During the British PM’s visit to India last week, New Delhi and London agreed to strengthen defense and security cooperation, providing a significant boost to bilateral relations.
However, one particular move drew everyone’s attention: Britain promised to help India in transferring advanced technology for the production of fighter jets. This could also be regarded as the West’s first tangible effort to wean India off its reliance on Russian armaments.
“Both sides noted cooperation in key areas of strategic collaboration including modern fighter aircraft and Jet Engine Advanced Core Technology,” according to a joint statement issued at the end of bilateral discussions between the Indian Prime Minister and his British counterpart.
The British PM stated that the two countries committed to collaborating to address emerging threats in the land, sea, air space, and cyber domains, and that the UK will collaborate with India on new fighter aircraft technologies as well as maritime threats detection and response.
Despite India’s divergent views on the Ukraine crisis, London appears committed to expanding defense ties with New Delhi. To speed up defense acquisition, the United Kingdom also announced that it will provide an open general export license to India.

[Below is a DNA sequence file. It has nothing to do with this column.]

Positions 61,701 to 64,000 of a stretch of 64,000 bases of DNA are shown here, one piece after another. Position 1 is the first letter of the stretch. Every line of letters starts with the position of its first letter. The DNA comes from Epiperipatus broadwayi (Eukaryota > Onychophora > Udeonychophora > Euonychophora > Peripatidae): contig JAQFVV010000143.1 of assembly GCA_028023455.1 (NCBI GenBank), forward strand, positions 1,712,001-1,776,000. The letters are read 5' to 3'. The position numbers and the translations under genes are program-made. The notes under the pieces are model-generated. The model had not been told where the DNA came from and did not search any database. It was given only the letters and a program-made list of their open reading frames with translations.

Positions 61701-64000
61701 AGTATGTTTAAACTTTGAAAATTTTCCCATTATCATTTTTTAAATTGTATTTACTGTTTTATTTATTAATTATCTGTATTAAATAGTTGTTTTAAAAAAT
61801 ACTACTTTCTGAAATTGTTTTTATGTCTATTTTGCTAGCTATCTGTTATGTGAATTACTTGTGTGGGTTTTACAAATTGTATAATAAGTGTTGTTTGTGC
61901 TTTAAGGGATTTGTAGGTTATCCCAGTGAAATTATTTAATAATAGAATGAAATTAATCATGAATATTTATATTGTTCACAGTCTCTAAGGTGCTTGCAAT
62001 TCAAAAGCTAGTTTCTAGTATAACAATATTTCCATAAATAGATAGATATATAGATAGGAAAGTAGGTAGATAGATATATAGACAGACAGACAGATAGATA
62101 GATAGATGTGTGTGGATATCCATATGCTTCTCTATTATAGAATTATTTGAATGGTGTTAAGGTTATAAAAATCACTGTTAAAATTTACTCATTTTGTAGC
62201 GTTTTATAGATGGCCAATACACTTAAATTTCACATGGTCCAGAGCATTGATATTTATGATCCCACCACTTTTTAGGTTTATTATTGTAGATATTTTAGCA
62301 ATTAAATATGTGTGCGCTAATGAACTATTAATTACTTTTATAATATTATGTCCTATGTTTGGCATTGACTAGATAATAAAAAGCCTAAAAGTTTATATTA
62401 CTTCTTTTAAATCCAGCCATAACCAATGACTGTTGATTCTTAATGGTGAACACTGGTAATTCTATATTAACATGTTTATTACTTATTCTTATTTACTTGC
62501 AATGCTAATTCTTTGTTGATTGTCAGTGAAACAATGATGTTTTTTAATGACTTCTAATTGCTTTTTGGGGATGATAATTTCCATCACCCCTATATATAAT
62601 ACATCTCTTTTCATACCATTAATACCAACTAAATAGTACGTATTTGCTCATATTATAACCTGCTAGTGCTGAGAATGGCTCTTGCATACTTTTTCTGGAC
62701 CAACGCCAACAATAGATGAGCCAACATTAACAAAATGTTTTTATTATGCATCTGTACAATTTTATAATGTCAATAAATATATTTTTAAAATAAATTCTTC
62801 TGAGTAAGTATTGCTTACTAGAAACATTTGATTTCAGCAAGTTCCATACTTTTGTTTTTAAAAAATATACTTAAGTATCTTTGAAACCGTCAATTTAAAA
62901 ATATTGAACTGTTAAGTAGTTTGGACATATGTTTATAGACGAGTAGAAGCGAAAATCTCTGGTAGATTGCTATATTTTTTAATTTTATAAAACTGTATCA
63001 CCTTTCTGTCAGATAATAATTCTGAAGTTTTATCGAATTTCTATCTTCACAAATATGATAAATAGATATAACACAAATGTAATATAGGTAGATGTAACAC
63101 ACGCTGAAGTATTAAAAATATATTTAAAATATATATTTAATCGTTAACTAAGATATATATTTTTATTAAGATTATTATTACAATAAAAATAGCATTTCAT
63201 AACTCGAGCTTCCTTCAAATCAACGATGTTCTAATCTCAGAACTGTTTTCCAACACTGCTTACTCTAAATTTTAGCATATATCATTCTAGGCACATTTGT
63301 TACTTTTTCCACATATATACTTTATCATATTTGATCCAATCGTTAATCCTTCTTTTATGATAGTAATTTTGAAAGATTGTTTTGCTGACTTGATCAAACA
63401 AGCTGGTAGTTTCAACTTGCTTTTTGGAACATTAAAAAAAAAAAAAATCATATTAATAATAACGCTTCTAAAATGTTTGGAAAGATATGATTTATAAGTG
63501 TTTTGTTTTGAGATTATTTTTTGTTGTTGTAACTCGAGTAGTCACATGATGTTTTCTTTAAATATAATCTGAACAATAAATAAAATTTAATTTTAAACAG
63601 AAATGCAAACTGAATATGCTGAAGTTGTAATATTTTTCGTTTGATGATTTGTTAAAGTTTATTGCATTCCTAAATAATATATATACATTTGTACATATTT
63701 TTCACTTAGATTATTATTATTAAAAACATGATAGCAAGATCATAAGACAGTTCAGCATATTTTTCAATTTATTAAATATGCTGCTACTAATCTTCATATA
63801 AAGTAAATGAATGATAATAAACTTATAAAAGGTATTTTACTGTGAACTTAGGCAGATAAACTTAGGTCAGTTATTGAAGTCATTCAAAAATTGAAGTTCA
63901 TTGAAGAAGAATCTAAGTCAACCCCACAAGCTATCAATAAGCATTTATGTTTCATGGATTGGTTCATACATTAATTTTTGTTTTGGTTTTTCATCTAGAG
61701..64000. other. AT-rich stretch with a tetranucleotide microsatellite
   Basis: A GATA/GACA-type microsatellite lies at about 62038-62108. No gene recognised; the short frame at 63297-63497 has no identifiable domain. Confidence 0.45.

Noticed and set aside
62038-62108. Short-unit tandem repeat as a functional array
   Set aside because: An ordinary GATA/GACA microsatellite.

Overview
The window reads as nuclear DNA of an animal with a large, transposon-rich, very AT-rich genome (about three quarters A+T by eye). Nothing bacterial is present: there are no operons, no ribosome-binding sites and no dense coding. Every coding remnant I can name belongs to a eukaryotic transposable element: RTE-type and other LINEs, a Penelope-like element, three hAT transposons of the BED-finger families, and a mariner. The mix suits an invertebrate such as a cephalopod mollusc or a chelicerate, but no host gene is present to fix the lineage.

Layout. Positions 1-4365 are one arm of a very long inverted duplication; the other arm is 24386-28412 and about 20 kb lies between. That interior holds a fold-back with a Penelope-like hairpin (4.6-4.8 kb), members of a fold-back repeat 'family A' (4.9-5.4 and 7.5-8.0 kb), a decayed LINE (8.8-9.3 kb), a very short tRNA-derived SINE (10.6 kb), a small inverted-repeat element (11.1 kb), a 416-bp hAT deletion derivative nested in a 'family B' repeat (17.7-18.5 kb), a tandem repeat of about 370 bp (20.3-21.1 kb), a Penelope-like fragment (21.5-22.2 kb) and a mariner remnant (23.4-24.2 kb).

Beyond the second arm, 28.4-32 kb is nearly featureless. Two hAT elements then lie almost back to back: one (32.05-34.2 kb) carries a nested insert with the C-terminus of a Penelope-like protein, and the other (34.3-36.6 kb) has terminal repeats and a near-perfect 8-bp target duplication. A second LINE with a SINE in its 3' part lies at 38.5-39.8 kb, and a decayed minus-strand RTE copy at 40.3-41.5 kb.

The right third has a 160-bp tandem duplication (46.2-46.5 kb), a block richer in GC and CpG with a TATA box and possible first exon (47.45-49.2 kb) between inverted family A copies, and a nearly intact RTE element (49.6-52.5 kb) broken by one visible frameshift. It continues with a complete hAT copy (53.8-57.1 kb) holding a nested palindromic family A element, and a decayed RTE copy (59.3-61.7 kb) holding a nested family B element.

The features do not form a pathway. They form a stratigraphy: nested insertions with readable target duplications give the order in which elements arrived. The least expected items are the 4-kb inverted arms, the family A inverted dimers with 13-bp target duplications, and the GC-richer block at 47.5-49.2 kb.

This is the first time the facility has been provided to a country that is not a member of the European Union and the United States.
Is UK Offering Its 6th Gen Fighter Tech?
The project’s details have not been revealed, but experts believe the offer is related to the United Kingdom’s sixth-generation Tempest Future Combat Air System program. This appears to be possible given that the British side has been lobbying hard to bring New Delhi on board with this project.
The Tempest will be a sixth-generation jet fighter with deep learning AI, the potential to operate unmanned, swarming drones, directed-energy weaponry, a virtual cockpit in the helmet, and hypersonic missiles, among other features.
Britain has already partnered with Sweden and Italy for technology development. This program is led by defense manufacturer BAE Systems along with Leonardo UK, Rolls Royce, and MBDA.
Meanwhile, London has also collaborated with Japan on several fronts including the development of engines for the stealth fighters, joint new air-to-air missiles, and sensors. Tokyo is developing its stealth aircraft, with a timeline that is nearly identical to the tempests.
The United Kingdom now appears to wish to cooperate with India. In 2019, a group from the United Kingdom, including top executives from BAE Systems and senior officials from the Ministry of Defense, visited New Delhi to persuade the Indian Air Force (IAF) to collaborate on the Tempest, a sixth-generation aircraft.
At the time, BAE Systems India head Nik Khanna stated that the group was seeking foreign partners. He further said that the team was particularly interested in discovering software developers in India because the country has large expertise in that domain.